bit-tech.net

A crazy, crazy month

What a crazy few weeks. March is always a busy time, but this has been, seemingly, far worse than usual.

March kicks off in a fairly pedestrian manner, with a week of getting content up on the site and preparing for what is to come. The second week of March? That's taken up with IDF. I took a mammoth 11 hour flight out to San Francisco and stayed for a week to cover the Intel conference. There was some good stuff there, and it was definitely a worthwhile trip, but it is a bit of a haul.

Of course, during IDF this time around, CeBIT kicked off. CeBIT is the massive German trade show, and we had guys shipped out to that too. The shows couldn't be more dissimilar: San Fran had gorgeous sun, a relatively small convention centre and just a few major announcements. In contrast, Hannover had insane snow, over 30 miles of exhibition space and more new products than you can shake a very large stick at.

This week is relatively quiet, but next week, we're off to the Game Developer's Conference in San Jose. That promises to be a hotbed of new information, with Sony giving a keynote about developing for the PS3 and Aegia finally revealing its plans for its PhysX physics processing unit.

But why don't we have a think about some of these products?

The biggest news of last week was probably the full unveiling of Intel's Conroe chip, and the benchmarks that came out of that. Initial impressions seem to be that Intel has really got its next generation of processors nailed. With faster DDR2 speeds and the enhancements that the Core Micro-Architecture brings to the table, it seems like the days of Intel being a second-class citizen to AMD are really going to be behind us.

That's not to say that Intel is going to absolutely kick AMD in the ghoulies and run off with it's pocket money. We are yet to see proper samples of Conroe, on proper systems, and we are yet to see anything of AMD's next generation platform. For all we know, AMD is also working on a super-spangly new architecture. What we do know is that it will really have to go some to get into the same range as Conroe - it will probably be in the same performance class, but who will eventually snatch the crown of top performer we just can't tell yet.

Certainly, we're impressed, but we're not believing all the hype just yet.

Nvidia made our lives very difficult last week by releasing about 30 gazillion products at the same time. It officially announced the 7900 series of cards, the 7600 series, Quad SLI, SLI in laptops and the latest update to PureVideo. Not ones ever to be outdone, ATI also announced the X1800 GTO mid-range part and the X1800 mobile graphics chip.

We're currently going over all of those in our labs at the moment. The 7900 article is a beast and (as I write, Tim is still finishing it off) the outlook is not great for Nvidia. It's a bit of a bummer to launch a new product and not take the performance crown - at least, these days it is. I guess now Nvidia knows how ATI felt shunting out the X1800 desktop part.

Back to top

Wil Harris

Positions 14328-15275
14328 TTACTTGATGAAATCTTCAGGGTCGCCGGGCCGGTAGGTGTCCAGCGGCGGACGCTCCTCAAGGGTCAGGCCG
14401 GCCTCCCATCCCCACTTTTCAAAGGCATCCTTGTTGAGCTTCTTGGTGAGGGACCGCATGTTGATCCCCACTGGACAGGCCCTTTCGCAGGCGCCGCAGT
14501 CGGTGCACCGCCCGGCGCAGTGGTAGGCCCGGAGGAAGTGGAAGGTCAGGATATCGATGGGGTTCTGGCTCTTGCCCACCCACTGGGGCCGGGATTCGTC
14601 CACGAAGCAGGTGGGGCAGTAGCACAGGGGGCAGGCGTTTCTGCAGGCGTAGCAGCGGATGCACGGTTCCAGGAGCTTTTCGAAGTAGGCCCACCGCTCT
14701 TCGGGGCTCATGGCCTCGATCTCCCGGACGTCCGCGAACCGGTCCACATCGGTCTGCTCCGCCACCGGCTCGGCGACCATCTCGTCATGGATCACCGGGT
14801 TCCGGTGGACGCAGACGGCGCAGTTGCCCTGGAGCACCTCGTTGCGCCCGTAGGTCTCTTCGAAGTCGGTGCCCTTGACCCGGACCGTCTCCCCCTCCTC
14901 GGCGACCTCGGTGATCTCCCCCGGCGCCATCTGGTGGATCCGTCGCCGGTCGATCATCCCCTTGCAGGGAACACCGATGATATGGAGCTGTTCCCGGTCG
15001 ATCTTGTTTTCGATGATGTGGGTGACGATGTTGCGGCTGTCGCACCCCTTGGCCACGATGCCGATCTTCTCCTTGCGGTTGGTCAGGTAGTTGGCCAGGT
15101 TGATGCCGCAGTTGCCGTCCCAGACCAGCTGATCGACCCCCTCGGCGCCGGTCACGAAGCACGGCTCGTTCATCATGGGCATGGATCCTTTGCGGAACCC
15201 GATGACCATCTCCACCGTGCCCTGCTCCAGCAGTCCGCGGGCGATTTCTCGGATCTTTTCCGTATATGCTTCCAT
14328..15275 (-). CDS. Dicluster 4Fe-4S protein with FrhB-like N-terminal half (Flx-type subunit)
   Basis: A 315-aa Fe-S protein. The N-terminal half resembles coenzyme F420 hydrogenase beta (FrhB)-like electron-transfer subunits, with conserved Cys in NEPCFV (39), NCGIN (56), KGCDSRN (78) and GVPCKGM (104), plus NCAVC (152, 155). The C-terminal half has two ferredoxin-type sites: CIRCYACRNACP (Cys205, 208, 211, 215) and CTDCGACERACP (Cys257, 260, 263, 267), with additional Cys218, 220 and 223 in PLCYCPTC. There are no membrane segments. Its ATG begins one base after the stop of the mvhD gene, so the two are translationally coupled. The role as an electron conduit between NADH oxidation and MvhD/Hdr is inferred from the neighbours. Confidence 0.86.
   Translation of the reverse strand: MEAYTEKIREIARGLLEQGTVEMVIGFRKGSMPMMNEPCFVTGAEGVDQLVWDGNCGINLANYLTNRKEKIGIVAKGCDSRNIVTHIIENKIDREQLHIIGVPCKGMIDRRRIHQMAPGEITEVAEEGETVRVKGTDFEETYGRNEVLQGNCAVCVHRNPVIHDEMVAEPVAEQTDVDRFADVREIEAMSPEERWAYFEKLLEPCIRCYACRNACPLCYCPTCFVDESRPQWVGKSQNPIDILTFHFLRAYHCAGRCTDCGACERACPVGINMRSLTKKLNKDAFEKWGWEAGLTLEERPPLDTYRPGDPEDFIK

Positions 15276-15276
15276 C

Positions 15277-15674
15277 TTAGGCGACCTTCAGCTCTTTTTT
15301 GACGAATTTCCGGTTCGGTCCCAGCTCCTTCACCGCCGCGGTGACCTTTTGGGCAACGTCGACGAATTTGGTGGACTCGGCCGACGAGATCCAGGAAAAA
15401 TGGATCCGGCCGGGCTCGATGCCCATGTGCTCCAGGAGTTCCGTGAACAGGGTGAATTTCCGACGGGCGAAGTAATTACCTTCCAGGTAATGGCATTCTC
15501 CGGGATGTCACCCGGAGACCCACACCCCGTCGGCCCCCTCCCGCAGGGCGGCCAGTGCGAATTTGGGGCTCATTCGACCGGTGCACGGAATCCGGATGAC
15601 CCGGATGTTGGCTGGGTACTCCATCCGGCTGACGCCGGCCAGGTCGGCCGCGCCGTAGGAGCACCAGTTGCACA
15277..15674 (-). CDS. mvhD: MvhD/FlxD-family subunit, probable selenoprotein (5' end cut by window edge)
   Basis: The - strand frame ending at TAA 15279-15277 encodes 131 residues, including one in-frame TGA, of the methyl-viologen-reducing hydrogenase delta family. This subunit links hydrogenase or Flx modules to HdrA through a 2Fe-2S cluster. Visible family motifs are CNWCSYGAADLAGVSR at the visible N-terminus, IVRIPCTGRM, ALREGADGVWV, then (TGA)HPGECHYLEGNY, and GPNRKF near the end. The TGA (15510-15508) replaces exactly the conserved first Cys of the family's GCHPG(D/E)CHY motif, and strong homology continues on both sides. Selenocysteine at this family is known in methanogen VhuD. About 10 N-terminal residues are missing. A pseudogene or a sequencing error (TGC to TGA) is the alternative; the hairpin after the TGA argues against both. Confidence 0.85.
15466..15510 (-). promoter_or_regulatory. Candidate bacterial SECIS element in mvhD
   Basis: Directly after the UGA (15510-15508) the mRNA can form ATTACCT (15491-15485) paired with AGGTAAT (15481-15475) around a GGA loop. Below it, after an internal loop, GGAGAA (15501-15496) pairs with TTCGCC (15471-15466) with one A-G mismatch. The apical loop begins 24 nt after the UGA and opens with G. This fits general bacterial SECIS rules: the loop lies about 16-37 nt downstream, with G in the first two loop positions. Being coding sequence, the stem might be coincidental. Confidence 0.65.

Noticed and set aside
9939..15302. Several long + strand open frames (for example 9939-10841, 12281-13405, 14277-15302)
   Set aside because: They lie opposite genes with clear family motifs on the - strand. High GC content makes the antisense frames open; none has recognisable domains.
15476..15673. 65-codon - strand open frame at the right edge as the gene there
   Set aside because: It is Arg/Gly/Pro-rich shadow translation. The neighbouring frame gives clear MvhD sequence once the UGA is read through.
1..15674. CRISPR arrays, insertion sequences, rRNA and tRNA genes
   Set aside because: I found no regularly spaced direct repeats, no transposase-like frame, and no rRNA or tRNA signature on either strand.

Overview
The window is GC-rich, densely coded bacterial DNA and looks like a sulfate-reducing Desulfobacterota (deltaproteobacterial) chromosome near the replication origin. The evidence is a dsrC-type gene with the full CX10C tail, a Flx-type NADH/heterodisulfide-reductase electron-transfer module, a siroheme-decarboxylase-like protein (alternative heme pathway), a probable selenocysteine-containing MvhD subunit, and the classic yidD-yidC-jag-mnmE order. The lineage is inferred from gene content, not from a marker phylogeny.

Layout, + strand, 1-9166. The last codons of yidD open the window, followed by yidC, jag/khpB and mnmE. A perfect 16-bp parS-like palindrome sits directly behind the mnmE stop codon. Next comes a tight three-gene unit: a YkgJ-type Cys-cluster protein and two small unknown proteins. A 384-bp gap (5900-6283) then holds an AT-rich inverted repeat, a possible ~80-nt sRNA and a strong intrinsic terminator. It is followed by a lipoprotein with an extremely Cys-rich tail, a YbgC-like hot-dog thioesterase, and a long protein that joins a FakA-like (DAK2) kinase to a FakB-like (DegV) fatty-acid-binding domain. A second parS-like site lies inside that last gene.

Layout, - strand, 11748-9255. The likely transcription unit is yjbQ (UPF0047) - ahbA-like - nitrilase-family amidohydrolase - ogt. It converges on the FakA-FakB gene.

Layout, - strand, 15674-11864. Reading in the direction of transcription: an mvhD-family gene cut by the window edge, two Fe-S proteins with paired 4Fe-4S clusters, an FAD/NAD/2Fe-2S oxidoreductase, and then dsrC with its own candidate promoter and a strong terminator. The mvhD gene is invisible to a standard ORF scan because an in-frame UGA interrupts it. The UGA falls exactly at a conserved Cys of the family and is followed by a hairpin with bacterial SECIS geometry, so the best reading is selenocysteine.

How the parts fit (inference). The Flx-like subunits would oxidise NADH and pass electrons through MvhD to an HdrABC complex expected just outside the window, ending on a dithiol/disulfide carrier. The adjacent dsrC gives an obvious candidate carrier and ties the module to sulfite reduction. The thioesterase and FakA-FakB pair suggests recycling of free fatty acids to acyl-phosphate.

The SLI notebook was an odd one. It was really more of a concept launch than a product launch: I'd be interested to know how many of these actually get sold. They're really only practicable as movable desktop machines - they're certainly not mobile. I do think that the 7800 is a great notebook part, and we've seen a couple of good laptops sporting it. However, two of these beasts? A 19" screen? Probably overstepping the boundaries just a little bit, in my view. I will, however, look forward to seeing 7600 mobile parts very soon - these could be a sweet spot for small or mid-sized notebooks.

Thinking about that ATI mid-range release has prompted me to do a bit of contemplation, however. What exactly are you supposed to buy now for under £200? There are so many cards and, worse, all the older and newer generations get mixed up in this price range. Do you go for an older, formerly high end card or a new, shiny, mid-range card? How do you weigh up X800 (XT, PE, GTO, XL) v X1800 (XT, PE, GTO, XL) v X700 (XT) v X600 v 6800 (Ultra, GT) v 6600 (GT) v 7600 v 7800 (GT, GTX)? And, more's the point, where on earth does the 9700 Pro fit into all of this now? Prices change almost daily, so it's really hard to keep a track. Perhaps this is some kind of new functionality we ought to work into the site - an auto-price-value-tracker widget. Hmm, now there's an idea!

Speaking of notebooks, our sister publication TrustedReviews just got in an absolutely stonking small notebook. It's the Sony TX2, and it's very small, very thin and very light. More to the point - it sports a 7 hour battery life. 7 hours! That's an entire working day. Out at IDF, I was incredibly jealous: I'm hauling my PowerBook and the mains adaptor around all day, while Riyad was just packing this tiny little thing without an AC adaptor in sight. Oh for a nice 12", widescreen, Intel PowerBook...

We also saw the wraps come off Microsoft's Origami device. Or rather, as we now know it: platform class. Whilst we heard reports a while back that Microsoft was readying an iPod-killer, it seems those wires were crossed because this is cetainly not it. Origami devices are basically stripped down laptops, or souped up PDAs, depending on your point of view. Crucially though: 2-3 hours battery life, so worse than average models from both. This is not a good thing. Overall, the hype was certainly not warranted, with everyone in the office (and everyone we spoke to on our travels) being entirely underwhelmed. I mean, how exactly would you use it? As a film device, portable media player, sure. But at $800? Why not just buy a notebook?

The coming weeks are sure to bring even more news and even more new kit, but frankly we hope it slows down a little. By the beginning of April we'll be about ready to take some time in the Carribean. We need time to digest what on earth has just happened!